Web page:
News tagged with glucose

Related topics: diabetes · type 2 diabetes · insulin · cancer cells · molecules

How ketogenic diets curb inflammation

Ketogenic diets – extreme low-carbohydrate, high-fat regimens that have long been known to benefit epilepsy and other neurological illnesses – may work by lowering inflammation in the brain, according to new research ...

Sep 25, 2017
popularity240 comments 2

Different sugars, different risks to your liver

If you're one of the two billion people in the world who are over-weight or obese, or the one billion people with fatty liver disease, your doctor's first advice is to cut calories—and especially to cut down on concentrated ...

Oct 04, 2017
popularity9 comments 0

Artificial pancreas performs well in clinical trial

During more than 60,000 hours of combined use of a novel artificial pancreas system, participants in a 12-week, multi-site clinical trial showed significant improvements in two key measures of well-being in people living ...

Oct 16, 2017
popularity90 comments 0

Glucose

Glucose (Glc), a monosaccharide (or simple sugar) also known as grape sugar, blood sugar, or corn sugar, is a very important carbohydrate in biology. The living cell uses it as a source of energy and metabolic intermediate. Glucose is one of the main products of photosynthesis and starts cellular respiration in both prokaryotes (bacteria and archaea) and eukaryotes (animals, plants, fungi, and protists).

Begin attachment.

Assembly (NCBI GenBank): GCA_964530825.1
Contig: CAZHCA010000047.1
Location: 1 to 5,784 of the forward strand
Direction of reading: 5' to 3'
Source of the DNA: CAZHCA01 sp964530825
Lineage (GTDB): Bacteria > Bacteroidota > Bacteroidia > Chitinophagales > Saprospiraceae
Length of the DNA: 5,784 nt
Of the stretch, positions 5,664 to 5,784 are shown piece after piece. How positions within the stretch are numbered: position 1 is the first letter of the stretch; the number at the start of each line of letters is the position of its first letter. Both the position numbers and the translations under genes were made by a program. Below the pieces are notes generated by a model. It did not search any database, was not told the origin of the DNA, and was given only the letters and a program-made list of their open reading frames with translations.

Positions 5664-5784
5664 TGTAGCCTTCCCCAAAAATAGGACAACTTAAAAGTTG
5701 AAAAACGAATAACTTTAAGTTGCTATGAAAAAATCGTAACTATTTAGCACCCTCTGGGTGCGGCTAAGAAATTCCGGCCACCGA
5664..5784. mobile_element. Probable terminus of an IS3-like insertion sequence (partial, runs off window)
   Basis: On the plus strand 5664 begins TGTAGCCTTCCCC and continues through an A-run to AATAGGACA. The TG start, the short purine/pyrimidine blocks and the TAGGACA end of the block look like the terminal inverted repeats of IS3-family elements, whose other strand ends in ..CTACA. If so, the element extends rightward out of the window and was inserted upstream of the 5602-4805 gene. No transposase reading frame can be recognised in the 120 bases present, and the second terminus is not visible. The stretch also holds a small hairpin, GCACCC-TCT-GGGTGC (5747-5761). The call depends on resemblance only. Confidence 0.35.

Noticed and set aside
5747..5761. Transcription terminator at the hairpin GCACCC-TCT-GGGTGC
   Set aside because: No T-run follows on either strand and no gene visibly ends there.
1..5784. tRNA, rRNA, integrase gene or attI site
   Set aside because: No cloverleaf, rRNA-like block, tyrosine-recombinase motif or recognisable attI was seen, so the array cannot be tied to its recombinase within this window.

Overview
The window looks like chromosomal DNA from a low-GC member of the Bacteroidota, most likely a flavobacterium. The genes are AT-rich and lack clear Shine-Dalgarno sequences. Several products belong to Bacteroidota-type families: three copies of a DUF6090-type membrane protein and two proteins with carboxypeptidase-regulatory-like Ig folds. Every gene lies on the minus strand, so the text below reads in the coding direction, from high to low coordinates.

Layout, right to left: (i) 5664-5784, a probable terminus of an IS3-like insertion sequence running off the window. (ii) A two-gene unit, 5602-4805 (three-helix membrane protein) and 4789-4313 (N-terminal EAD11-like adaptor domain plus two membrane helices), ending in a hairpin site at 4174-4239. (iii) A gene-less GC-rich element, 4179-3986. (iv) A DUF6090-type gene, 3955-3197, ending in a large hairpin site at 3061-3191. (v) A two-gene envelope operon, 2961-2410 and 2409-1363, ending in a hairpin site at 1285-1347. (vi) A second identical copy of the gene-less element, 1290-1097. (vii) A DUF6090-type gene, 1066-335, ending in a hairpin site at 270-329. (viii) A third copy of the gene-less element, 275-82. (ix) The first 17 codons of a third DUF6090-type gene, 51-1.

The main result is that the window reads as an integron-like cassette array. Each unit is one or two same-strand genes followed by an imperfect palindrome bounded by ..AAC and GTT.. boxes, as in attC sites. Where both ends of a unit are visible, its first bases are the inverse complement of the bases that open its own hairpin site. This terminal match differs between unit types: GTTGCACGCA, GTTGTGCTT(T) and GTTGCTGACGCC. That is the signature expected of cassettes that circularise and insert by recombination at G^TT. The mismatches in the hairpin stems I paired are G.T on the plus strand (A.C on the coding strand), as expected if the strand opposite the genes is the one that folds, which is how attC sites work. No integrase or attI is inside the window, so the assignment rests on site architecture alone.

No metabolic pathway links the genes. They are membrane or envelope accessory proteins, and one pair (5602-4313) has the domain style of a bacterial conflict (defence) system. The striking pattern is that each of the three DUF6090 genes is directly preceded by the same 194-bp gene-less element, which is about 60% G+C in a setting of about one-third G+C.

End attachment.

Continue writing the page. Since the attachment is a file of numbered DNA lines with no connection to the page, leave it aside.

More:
The name "glucose" comes from the Greek word glukus (γλυκύς), meaning "sweet", and the suffix "-ose," which denotes a sugar.

Two stereoisomers of the aldohexose sugars are known as glucose, only one of which (D-glucose) is biologically active. This form (D-glucose) is often referred to as dextrose monohydrate, or, especially in the food industry, simply dextrose (from dextrorotatory glucose). This article deals with the D-form of glucose. The mirror-image of the molecule, L-glucose, cannot be metabolized by cells in the biochemical process known as glycolysis.

This text uses material from Wikipedia, licensed under CC BY-SA

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